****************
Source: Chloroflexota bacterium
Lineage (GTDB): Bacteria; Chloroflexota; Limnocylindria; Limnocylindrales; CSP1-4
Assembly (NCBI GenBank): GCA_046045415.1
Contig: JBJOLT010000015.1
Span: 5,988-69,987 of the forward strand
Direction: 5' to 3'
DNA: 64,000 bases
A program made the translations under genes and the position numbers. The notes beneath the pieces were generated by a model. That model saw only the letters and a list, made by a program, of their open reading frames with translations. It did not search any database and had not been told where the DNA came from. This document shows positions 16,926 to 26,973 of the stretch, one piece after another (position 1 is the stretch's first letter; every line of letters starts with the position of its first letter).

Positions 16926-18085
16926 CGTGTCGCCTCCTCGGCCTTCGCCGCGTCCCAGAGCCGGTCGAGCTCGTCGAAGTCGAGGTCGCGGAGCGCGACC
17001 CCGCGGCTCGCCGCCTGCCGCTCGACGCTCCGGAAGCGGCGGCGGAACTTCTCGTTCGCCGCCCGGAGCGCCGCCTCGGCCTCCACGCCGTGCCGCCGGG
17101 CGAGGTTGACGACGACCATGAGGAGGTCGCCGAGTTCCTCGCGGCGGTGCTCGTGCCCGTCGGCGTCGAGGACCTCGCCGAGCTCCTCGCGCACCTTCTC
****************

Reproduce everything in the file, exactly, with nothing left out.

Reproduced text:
Source: Chloroflexota bacterium
Lineage (GTDB): Bacteria; Chloroflexota; Limnocylindria; Limnocylindrales; CSP1-4
Assembly (NCBI GenBank): GCA_046045415.1
Contig: JBJOLT010000015.1
Span: 5,988-69,987 of the forward strand
Direction: 5' to 3'
DNA: 64,000 bases
A program made the translations under genes and the position numbers. The notes beneath the pieces were generated by a model. That model saw only the letters and a list, made by a program, of their open reading frames with translations. It did not search any database and had not been told where the DNA came from. This document shows positions 16,926 to 26,973 of the stretch, one piece after another (position 1 is the stretch's first letter; every line of letters starts with the position of its first letter).

Positions 16926-18085
16926 CGTGTCGCCTCCTCGGCCTTCGCCGCGTCCCAGAGCCGGTCGAGCTCGTCGAAGTCGAGGTCGCGGAGCGCGACC
17001 CCGCGGCTCGCCGCCTGCCGCTCGACGCTCCGGAAGCGGCGGCGGAACTTCTCGTTCGCCGCCCGGAGCGCCGCCTCGGCCTCCACGCCGTGCCGCCGGG
17101 CGAGGTTGACGACGACCATGAGGAGGTCGCCGAGTTCCTCGCGGCGGTGCTCGTGCCCGTCGGCGTCGAGGACCTCGCCGAGCTCCTCGCGCACCTTCTC